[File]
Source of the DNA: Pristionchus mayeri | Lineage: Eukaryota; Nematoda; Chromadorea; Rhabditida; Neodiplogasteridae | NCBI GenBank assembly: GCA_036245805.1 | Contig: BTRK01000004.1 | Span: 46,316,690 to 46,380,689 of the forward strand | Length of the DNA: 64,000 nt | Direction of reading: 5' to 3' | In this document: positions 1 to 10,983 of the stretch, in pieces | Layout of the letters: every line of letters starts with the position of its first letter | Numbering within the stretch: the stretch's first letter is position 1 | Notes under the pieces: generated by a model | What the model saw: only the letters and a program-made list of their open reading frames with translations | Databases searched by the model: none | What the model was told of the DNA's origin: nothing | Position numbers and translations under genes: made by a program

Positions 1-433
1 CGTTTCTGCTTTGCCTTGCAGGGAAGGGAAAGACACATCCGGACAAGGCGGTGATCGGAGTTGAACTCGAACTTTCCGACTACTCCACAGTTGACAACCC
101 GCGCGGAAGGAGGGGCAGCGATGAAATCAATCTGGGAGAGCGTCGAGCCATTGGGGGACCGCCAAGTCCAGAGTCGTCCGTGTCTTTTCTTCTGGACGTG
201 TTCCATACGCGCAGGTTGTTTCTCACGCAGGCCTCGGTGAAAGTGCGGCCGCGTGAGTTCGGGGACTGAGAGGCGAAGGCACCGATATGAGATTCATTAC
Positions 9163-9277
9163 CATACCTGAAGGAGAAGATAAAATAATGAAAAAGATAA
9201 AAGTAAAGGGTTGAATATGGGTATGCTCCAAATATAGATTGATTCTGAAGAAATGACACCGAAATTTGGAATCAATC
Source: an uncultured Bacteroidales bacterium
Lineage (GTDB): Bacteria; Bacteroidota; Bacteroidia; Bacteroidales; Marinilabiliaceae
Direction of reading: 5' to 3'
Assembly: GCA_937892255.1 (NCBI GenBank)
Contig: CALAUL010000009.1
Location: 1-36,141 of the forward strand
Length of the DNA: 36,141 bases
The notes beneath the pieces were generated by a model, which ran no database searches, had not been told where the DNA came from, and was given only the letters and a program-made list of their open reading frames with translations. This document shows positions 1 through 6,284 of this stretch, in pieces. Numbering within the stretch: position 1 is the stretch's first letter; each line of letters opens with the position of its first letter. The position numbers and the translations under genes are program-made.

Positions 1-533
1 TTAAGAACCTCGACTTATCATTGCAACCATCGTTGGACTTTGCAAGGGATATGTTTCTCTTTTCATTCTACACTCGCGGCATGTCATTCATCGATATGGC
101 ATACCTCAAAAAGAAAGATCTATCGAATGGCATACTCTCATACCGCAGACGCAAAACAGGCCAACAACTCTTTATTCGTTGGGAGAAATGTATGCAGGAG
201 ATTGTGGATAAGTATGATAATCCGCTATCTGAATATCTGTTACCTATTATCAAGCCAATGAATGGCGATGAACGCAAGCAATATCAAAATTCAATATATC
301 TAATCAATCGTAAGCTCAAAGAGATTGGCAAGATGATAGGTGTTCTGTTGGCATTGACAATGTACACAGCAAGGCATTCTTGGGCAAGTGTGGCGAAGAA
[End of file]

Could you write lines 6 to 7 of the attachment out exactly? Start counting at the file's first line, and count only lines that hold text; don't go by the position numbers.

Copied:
Positions 9163-9277
9163 CATACCTGAAGGAGAAGATAAAATAATGAAAAAGATAA